The truth is that while I’m happy so many people are having celebrations (I like a good party as much as the next person), I simply can’t afford to buy this many gifts, particularly for people I hardly know. My budget can’t keep up with this sort of thing. Maybe now that I’ve put that out there in public some people will quit inviting me to things. Read this: If you only want my money, I don’t have any more to give. If you want me to come to your party and are okay with the fact that I might arrive sans gift, invite away.
A couple of times when I’ve politely declined invitations to parties for people I hardly knew (largely because I could smell the money grab a mile away), I’ve been snubbed later. Example: I ran into a woman that I only have a passing acquaintance with in the grocery store a couple of weeks after I RSVP’d to her daughter’s wedding invitation that I would not be able to attend. The woman pulled me aside and told me, “I hope you’re happy. Janie (not her real name) was so counting on you coming to the wedding and she’s so disappointed you won’t be there. You’re ruining her day.” Here’s the thing: If I even knew Janie, I could understand her being upset. But I’ve never met the girl. And I only know her mother in passing. So I doubt my absence will matter one iota Janie. Apparently, however, the absence of my gift is causing quite a problem with her mother.
I find myself somewhat adrift in this new world of parties as blatant begs for money. I enjoy celebrating special occasions and I enjoy giving gifts when I genuinely feel moved to do so. In other words, I like to give gifts to people that I know and whom I trust want my presence at their function because they want me first, gift second (if at all). I don’t enjoy the fine line that I now must walk in order to preserve my budget.
If I say no to some invitations because I feel like I’m only being asked to go for the gift, but I say yes to the invitations of people I genuinely care about, inevitably it gets around and someone will eventually ask me to justify my choices. I could be rude and say, “Well, gee, if you’d really wanted me there you wouldn’t be asking me why I bought a gift for Julie but not for you. You would have been disappointed that I couldn’t go. Period.” But responses like that aren’t likely to win me any etiquette awards.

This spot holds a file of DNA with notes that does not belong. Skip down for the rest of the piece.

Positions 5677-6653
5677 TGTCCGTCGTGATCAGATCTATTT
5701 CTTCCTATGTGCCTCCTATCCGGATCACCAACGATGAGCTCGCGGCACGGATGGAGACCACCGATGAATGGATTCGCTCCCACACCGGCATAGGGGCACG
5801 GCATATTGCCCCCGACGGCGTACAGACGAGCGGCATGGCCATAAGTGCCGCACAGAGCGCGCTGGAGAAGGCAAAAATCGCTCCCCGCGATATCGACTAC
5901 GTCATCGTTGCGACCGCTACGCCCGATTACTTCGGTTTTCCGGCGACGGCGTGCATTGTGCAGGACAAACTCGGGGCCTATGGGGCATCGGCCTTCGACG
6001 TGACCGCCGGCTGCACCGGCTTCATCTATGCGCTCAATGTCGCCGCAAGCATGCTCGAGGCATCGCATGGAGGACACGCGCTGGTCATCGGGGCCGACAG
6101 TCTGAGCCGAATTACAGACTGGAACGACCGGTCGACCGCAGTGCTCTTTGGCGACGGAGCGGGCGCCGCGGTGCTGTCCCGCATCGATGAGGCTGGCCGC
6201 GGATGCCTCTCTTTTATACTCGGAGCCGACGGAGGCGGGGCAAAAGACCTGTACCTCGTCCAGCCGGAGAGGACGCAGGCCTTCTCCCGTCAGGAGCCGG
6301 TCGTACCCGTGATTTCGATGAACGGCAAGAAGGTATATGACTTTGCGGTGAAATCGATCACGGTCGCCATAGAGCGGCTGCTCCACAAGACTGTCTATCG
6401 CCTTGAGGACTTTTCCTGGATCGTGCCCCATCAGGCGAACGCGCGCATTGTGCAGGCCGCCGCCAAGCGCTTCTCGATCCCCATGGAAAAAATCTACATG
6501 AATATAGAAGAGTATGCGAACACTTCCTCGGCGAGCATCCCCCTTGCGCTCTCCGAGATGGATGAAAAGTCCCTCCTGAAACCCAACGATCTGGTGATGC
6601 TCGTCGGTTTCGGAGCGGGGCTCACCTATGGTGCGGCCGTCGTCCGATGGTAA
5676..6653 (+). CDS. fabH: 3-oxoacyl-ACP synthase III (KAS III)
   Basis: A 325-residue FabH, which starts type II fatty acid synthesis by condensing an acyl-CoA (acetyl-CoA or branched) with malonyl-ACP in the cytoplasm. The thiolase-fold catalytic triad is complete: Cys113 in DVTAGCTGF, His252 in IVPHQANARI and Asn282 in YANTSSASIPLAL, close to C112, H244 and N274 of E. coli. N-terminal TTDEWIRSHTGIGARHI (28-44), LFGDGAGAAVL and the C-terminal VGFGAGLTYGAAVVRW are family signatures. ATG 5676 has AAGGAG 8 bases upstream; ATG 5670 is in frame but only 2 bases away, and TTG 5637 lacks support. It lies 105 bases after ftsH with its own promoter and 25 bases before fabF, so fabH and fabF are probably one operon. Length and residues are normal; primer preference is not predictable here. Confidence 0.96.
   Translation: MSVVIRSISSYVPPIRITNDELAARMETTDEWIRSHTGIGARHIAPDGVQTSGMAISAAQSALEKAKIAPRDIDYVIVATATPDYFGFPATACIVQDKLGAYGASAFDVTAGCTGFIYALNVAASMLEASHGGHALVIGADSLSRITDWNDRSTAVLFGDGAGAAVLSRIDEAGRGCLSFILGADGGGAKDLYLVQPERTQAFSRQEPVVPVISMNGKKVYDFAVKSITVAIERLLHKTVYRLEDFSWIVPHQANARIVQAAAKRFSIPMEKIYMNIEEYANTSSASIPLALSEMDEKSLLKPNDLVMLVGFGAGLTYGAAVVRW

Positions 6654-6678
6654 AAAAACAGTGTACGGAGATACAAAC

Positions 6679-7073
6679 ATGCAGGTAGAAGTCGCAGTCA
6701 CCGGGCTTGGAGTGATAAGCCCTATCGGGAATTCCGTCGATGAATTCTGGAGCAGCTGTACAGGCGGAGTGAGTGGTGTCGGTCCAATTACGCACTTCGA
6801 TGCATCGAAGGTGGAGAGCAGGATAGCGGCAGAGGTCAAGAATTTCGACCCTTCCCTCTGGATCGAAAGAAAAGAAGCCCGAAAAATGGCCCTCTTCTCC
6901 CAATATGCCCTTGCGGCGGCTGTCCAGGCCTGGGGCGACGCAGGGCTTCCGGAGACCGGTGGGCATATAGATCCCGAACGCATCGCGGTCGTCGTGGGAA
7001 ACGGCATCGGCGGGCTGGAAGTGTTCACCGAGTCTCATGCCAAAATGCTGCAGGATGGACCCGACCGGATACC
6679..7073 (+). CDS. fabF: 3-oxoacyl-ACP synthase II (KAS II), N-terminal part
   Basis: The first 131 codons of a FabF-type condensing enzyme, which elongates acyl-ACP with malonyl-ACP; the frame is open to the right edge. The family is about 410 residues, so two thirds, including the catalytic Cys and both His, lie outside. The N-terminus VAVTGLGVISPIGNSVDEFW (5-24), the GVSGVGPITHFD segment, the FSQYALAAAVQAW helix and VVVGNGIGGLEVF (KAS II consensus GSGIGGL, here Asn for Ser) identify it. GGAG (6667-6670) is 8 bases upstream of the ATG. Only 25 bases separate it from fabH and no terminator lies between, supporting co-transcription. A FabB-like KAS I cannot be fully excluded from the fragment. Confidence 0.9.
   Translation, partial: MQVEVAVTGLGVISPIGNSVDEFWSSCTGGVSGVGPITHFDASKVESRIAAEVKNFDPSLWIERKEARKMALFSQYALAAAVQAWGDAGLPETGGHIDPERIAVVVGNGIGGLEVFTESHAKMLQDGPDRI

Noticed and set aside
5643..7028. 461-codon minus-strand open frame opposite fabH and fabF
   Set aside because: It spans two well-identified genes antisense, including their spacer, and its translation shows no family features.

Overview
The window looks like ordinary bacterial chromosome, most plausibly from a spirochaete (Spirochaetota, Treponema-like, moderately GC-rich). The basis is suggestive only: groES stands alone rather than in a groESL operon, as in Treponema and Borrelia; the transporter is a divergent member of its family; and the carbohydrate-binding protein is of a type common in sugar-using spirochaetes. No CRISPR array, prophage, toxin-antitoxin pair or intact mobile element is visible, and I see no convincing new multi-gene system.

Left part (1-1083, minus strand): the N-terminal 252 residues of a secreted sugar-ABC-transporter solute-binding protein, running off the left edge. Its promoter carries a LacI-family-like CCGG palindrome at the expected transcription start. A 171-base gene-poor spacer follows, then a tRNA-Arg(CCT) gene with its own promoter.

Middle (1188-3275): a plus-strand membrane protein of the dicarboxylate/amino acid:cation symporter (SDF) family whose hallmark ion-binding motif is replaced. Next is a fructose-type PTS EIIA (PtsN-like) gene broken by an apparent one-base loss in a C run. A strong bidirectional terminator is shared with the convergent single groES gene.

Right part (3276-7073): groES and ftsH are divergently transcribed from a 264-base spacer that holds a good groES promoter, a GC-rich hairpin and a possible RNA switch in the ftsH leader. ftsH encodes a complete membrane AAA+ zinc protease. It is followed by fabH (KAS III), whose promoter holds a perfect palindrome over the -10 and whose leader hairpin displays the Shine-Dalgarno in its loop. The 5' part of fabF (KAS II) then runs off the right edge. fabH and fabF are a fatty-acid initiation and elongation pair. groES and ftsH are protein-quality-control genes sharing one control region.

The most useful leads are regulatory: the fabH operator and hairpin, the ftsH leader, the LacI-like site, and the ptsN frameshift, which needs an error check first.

I could just go to the parties without a gift, but I’m certain the host of a money grab party would frown on my eating their cake without giving something in return. Sometimes I feel like I’m part of a balance sheet that the host has drawn up. “OK, if we spend $50 per person in dinner and cake, can we reasonably expect that they will bring a gift that will earn out our investment?” If I show up with no gift, I blow their investment plans. Maybe that’s not a bad idea. Blow a few people’s earning plans and see if the ridiculous invitations stop.
I could just stop going to any parties and say, “That’s it. I’m unavailable for anything.” But that punishes the people I care about, as well as myself because I do like to socialize and celebrate with people. I have to find either a middle ground or a thicker skin that can stand up to the disapproval of those whose invitations I decline.
My solution for now is to muddle through; to accept the invitations of people that I feel really want me there, that I am close to in some way, and politely decline the others. Basically, I’m buying gifts and accepting invitations for those who don’t ask for anything beyond my presence. If you feel the need to ask for money or attach a “suggested gift list” to your invitation, expect a no from me. If you want someone to contribute to a car fund, or a future electronics need, I’m not your girl. I can’t afford to buy gifts for everyone who asks and, even if I could, I wouldn’t give it to someone rude enough to show more interest in my wallet attending the party than my person. However, if you ask for nothing from me beyond my presence at your function, you might get a phone call from me asking if you are registered somewhere. Or I might sniff around and find out about that something special you’ve been wanting and get it for you. I can be surprisingly generous when the occasion is right. But I will no longer respond to demands for generosity disguised as invitations.
Image courtesy of Glynnis Ritchie